### Organized by Utrecht University in Netherlands

**Background**

Utrecht University organised the Autumn Days for Girls from October 24-26, 2022. Three days of challenging STEM-related activities were carried out around three larger themes:

- The
**T****rees Monday****Assignment**: measuring and calculating trees, practical ‘exciting surfaces’ and drawing a pythagorean tree; - The
**Eye Tuesday****Assignment**: eye-tracking, medical physical research on eyes and building and using a camera obscura; and - The
**Design Wednesday****Assignment**: mathematical folds, pseudo-coding and heights.

Each day there was a new Girl of the Day presenting her work and a female speaker combining a workshop with a super interesting presentation. On the last day, as a group activity, the physics topics around forces, gravity and altitude were combined with a climbing workshop!

**The Programme**

Twenty girls attended the Autumn Days, on the Campus of the Utrecht University, with a base camp in the Botanic Garden.

Our entrepreneural focus for all day assignments had the following characteristic: The instruction for the activities was not an extended version. There were more or less open contexts with some general question, but not with a method. The girls had to find out a number of subsequent steps to come to a product. This is really different from a normal school situation.

These ‘out-of-the-school’-activities were combined with a special focus on ‘hands-on’ technology.

So not only working with computer screens and programs, but working with design and handson activities: Folding mathematical structures; Building your own camera obscura., and a more ‘high-brow’ activity was focused on (software for) eye tracking.

More details of each assignment:

The **Trees Monday Assignment**: Pictures of different trees; Measuring height and diameter; Volume calculation of trees; Surface of a leave; How many leaves are there on one tree? Calculation rule ‘da Vinci’, can you measure from a real tree? Pythagoras trees; The shape of a water drop on a leave;

Identification of a hydrofile/hydrofobe leave.

The **Eye Tuesday Assignment**: in the morning a short presentation : Eye anatomy, eye movements.

Students are first given an assignment on paper. In it, they are going to measure the distance and speed of eye movements (between the points of a measurement). As a follow-up, they solve the formula in this assignment. After this, they start programming. Anna has written a code, but certain parts are left out (if-loops etc. not while-loops! Figure out the mathematical connection and not the programming-moderate connection). The task is to fill it in. They have to fill in the same/similar formula as solved in the previous assignment. We are programming in matlab/octava.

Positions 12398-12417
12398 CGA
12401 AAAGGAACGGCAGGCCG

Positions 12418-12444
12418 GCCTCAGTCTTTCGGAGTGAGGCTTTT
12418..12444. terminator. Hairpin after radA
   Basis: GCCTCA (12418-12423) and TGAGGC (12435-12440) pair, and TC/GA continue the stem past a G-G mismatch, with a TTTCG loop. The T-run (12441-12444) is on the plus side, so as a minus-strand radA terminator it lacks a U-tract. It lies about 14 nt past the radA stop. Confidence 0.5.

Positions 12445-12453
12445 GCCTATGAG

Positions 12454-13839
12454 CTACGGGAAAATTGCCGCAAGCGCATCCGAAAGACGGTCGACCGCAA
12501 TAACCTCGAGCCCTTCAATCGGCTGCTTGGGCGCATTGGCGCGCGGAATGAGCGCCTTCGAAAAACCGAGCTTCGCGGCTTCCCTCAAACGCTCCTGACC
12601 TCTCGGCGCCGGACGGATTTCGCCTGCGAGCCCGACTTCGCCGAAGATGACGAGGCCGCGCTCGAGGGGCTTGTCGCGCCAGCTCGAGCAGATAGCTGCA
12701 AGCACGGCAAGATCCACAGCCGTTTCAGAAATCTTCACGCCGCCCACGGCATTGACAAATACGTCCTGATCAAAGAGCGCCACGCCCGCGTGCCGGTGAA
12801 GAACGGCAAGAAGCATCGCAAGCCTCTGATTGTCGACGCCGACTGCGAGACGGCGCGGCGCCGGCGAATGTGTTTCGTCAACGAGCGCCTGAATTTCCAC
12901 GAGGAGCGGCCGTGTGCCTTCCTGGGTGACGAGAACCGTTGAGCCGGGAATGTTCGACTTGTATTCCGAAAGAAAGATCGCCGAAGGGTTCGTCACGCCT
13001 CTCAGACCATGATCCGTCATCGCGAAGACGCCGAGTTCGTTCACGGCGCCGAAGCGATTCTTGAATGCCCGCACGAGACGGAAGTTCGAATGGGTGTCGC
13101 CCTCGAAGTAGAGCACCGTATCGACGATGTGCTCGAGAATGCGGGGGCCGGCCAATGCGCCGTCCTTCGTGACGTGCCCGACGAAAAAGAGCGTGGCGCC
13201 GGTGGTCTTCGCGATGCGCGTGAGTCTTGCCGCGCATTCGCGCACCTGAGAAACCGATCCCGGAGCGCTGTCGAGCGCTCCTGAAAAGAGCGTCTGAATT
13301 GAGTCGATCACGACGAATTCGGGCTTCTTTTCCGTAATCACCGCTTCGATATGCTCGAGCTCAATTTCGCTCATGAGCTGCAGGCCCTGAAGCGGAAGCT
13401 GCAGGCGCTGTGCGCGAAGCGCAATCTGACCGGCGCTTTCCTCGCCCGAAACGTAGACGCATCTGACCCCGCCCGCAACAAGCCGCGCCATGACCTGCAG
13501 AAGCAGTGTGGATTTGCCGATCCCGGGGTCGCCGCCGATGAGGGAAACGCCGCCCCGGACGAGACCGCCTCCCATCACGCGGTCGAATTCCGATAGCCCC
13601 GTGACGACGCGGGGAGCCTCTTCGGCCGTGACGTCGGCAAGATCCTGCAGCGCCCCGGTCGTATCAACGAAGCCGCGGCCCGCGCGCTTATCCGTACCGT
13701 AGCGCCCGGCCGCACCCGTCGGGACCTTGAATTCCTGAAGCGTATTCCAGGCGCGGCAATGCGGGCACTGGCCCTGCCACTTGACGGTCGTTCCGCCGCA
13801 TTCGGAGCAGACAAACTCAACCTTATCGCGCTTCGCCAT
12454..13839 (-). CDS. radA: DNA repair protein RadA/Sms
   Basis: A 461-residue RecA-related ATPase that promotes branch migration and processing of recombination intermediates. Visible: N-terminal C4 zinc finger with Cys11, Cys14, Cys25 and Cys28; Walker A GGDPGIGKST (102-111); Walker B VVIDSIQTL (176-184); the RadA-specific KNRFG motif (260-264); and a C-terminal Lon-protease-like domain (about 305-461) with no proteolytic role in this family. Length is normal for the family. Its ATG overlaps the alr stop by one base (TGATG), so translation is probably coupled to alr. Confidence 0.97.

Calculate distance and speed of eye movements in coordinate system (simple dataset, without computer on paper). Program activity: Adapt the Octave code: differences between saccades and fixations.

The **Design Wednesday Assignment**:

On paper, origami has little affinity with the scientific world. But in practice, a far-reaching intertwining of the folding technique and mathematics takes place. This led to applications that even prove useful in space travel. So, the girls were guided this morning by a PhD from the Freudenthal Institute, and they designed different folded objects with questions about what they were actually doing.

**Feedback**

Feedback from the pre-questionnaire:

- ‘What job later’: beta side, Maths teacher, Something with design of engineering, 3 times ‘doctor/surgeon/pediatrician’, Vet, Something with environment, Quantum physics and 4 times ‘I don’t know’.
- people find it predominantly important and interesting, no obvious differences between subjects (at most biology is seen as ‘slightly more fun/interesting’).
- follow-up studies are scored strongly towards ‘fascinating’ and ‘appeal to me’.

And from the Post questionnaire

- Among the first 7 ‘opinion questions’ (with 5-point scale, see questionnaire used), the most striking stands out: “Can I imagine myself working in the STEM field?” -> very much agree!
- Question 8 with some sub-questions on opinion of STEM subjects at school and further studies in STEM is answered somewhat neutrally
- For question 9 ‘How did you hear about this autumn camp’: mainly through the teacher and a school advertisement
- For question 10 ‘Why did you participate in this autumn camp?’: mainly ‘I am interested in STEM subjects’.
- 11. Did you like the autumn camp? -> 9 girls ‘yes’ and 6 girls ‘mostly yes’
- 12. Did you feel comfortable -> 13 yes, 1 mostly yes and 1 sometimes
- 13. Did you think differently about STEM subjects thanks to this autumn camp? -> 9 girls ‘a little’, 6 ‘no’